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What the critics liked

Readers expecting a lyrical evocation of the countryside may be disappointed, says Jamie Blackett in the Telegraph, but Bella Bathurst’s Field Work: What Land Does to People & What People Do to Land (Profile £16.99) “is more important than that”. It is “anthropology not hagiography”, a genuine attempt to get “under the fingernails of the people who work in land-based industries” and understand why they carry on “doing what they do, usually for little financial reward, often in great discomfort and in the face of adversity”.

Bathurst “also sheds light on our extremely urban and fragmented society and what it has asked of the countryside”, says James Rebanks in The Sunday Times. She moves into a cottage on a 180-acre hill farm in Wales, where she witnesses the “daily struggle” of an elderly farmer, Bert, to keep his farm viable. “She sees, and lets us see, the toll that farming takes.” Bathurst travels around Britain, to sheep sales with an auctioneer and to the abattoir and shop of a family butcher. She meets the founders of a rural dating agency, experiences the anxiety of TB testing and joins a knacker on his rounds: “There was a giraffe once… took a lot of folding, I can tell you.”

Bathurst has a talent “for asking the right questions, which in farming are: why is it like this? How did we get into this mess?” Field Work guides us through “complex rural issues that are hardly ever well explained and which rarely escape simplistic ideological judgements”. The book is a beautiful hybrid of social history, memoir and nature writing, says Alex Preston in The Observer. It brings “an entire world out of the shadows”. Bathurst shows us “how interesting all life is if viewed with the correct mixture of sympathy and curiosity”.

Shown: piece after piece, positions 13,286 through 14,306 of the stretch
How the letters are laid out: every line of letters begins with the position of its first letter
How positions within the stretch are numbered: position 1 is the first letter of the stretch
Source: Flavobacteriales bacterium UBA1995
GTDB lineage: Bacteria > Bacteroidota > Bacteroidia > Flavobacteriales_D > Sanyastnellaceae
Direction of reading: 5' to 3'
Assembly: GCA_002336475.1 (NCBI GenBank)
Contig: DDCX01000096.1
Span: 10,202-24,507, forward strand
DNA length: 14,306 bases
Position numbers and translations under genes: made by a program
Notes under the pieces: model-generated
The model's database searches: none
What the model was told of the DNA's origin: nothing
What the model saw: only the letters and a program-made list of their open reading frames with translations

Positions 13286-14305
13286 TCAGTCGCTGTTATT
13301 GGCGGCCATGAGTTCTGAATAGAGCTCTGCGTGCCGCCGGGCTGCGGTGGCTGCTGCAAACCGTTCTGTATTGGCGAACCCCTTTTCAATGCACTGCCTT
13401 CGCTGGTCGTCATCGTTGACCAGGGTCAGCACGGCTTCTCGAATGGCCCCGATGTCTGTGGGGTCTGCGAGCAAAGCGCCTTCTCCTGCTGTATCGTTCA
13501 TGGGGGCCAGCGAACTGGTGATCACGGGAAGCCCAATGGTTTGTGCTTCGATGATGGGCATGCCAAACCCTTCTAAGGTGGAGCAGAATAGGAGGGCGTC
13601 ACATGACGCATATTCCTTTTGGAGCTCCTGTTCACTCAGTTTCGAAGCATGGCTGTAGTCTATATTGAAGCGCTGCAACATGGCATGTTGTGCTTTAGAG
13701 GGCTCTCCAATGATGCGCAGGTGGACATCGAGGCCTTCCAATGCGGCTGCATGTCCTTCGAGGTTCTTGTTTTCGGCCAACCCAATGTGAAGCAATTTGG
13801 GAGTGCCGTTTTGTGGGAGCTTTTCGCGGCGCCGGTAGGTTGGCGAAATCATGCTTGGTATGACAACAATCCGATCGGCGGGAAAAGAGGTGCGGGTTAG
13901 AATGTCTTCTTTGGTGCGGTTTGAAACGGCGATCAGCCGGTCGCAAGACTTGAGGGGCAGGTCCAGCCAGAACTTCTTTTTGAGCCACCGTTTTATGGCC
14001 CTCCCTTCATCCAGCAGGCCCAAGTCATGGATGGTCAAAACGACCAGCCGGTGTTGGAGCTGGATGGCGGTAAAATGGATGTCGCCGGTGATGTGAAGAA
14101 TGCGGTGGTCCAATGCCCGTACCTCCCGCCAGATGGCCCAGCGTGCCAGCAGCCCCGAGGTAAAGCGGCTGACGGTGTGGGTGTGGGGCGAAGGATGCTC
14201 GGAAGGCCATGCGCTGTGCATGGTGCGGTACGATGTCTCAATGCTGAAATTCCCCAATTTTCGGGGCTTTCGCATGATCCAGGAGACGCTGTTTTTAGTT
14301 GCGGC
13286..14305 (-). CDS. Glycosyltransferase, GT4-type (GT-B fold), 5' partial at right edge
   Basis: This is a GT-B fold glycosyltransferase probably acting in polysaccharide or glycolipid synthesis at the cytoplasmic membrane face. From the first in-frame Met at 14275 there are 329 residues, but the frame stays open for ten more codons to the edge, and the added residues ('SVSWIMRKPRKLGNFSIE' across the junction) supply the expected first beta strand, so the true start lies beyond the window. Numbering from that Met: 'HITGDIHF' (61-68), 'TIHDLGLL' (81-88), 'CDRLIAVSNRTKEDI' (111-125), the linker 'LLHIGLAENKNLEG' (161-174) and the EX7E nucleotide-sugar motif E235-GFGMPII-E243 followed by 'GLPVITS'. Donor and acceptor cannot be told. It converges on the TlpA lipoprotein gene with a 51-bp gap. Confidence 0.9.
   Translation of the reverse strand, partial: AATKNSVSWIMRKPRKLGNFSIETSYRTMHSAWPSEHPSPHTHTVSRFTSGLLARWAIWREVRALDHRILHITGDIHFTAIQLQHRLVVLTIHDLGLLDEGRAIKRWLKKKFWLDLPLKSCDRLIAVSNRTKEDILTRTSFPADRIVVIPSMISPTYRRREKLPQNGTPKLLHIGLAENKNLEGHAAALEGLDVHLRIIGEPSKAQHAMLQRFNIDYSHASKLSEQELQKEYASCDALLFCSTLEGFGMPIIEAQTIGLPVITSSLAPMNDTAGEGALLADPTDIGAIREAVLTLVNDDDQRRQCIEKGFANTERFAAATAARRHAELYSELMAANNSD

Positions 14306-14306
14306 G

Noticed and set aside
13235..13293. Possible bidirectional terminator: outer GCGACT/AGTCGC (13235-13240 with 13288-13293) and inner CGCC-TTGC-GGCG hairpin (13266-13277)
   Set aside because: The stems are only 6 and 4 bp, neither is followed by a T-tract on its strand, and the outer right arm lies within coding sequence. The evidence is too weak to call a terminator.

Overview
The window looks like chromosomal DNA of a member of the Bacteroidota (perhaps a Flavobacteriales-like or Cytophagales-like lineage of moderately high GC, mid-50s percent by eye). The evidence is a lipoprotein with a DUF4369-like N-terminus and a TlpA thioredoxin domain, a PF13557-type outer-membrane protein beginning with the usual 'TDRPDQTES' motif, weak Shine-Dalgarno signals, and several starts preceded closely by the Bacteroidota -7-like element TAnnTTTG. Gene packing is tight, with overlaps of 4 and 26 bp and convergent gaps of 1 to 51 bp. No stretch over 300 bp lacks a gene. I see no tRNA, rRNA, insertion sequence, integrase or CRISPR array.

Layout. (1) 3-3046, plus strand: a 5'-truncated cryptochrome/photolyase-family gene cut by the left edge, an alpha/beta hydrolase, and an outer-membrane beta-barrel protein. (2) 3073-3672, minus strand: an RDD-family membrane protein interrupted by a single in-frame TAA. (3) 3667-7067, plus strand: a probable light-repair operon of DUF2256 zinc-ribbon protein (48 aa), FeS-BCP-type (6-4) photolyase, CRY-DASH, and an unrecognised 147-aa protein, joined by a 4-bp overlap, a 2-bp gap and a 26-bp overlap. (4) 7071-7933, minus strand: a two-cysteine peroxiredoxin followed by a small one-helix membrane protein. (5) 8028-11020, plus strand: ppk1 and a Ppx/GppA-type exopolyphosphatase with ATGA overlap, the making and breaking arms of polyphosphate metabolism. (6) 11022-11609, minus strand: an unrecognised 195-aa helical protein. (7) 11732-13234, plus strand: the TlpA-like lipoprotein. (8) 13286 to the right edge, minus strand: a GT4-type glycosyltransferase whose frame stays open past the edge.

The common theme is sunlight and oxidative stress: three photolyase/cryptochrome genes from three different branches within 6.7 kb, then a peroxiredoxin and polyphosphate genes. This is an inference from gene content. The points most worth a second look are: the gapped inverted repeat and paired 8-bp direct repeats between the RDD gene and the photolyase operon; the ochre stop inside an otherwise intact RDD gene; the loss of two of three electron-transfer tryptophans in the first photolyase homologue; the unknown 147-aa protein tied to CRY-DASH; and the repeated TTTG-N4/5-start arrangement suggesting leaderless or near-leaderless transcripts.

Great Circle (Doubleday £16.99) spans more than a century, moving between contemporary Hollywood, Prohibition-era Montana, wartime London, Alaska, Seattle and New Zealand, says Susie Boyt in the FT. Maggie Shipstead’s “accomplished and ambitious” novel also has “two memorable heroines”. One is Marian Graves, a fearless aviator, obsessed with flying since her childhood in 1920s rural Montana – a character “so real that I twice googled her to check. (She is not.)”. The other is Hadley Baxter, a “witty and masochistic” film star who, 60 years after Marian’s disappearance in Antarctica, is playing her in a Hollywood film about her final adventure, “a wildly daring and possibly fatal circumnavigation of the globe”.

This is a tremendously well-written book, says Claire Allfree in The Telegraph, “epic in spirit and scope, swooping across continents and through time… effortlessly”. The cast is huge, from Marian’s “wraith-like” mother, Annabel, “pole-axed by maternal terror” at the birth of Marian and her twin brother, Jamie, to the whores in a brothel “to whom a young Marian delivers whisky during Prohibition”.

What is so impressive is how deeply we come to care about each of these people, says Lynn Steger Strong in The New York Times, and how the ending “manages to pull each thread in a way that feels both thrilling and inevitable”.

Available as an audiobook on Kobo.

Vintage fiction: The Pursuit of Love

“I’m writing a book about us when we were little,” Nancy Mitford wrote to her sister Jessica on April 13, 1945. “It’s not a farce this time but serious – a novel, don’t be nervous!” The Pursuit of Love, Nancy’s fifth novel, was a roman à clef: the vivid, spirited Radletts and their eccentricities were mined from her own aristocratic family.

It’s narrated by Fanny, sensible cousin, daughter of “the Bolter” (named for her inability to remain faithful) and witness to the dramas of beautiful Linda and her siblings: “always either on a peak of happiness or drowning in black waters of despair… they loved or they loathed, they laughed or they cried, they lived in a world of superlatives”. When not congregating in the airing cupboard for essential Hons meetings, or to discuss matters of sex, gleaned from Ducks and Duck Breeding, there was the thrilling possibility of being “hunted” by Uncle Matthew and his bloodhounds.

The story’s genius lies in its wicked humour, said Olivia Laing in The Observer, “which remains relentlessly uplifting even as the Blitz begins to smash all the hopes of that prewar Arcadia”. Linda escapes into a series of “wildly unsuitable liaisons” before falling in love with an “endearingly wicked” French duke, Fabrice de Sauveterre (based on Nancy’s own great love, Gaston Palewski).

Published in December 1945, the book was an instant success and sold in its thousands – Mitford heard the Duke and Duchess of Windsor were giving copies as Christmas presents, “which tickles me very much”. As her friend Evelyn Waugh, who suggested the title, once wrote to her: “The charm of your writing depends on your refusal to recognise a distinction between girlish chatter and literary language.”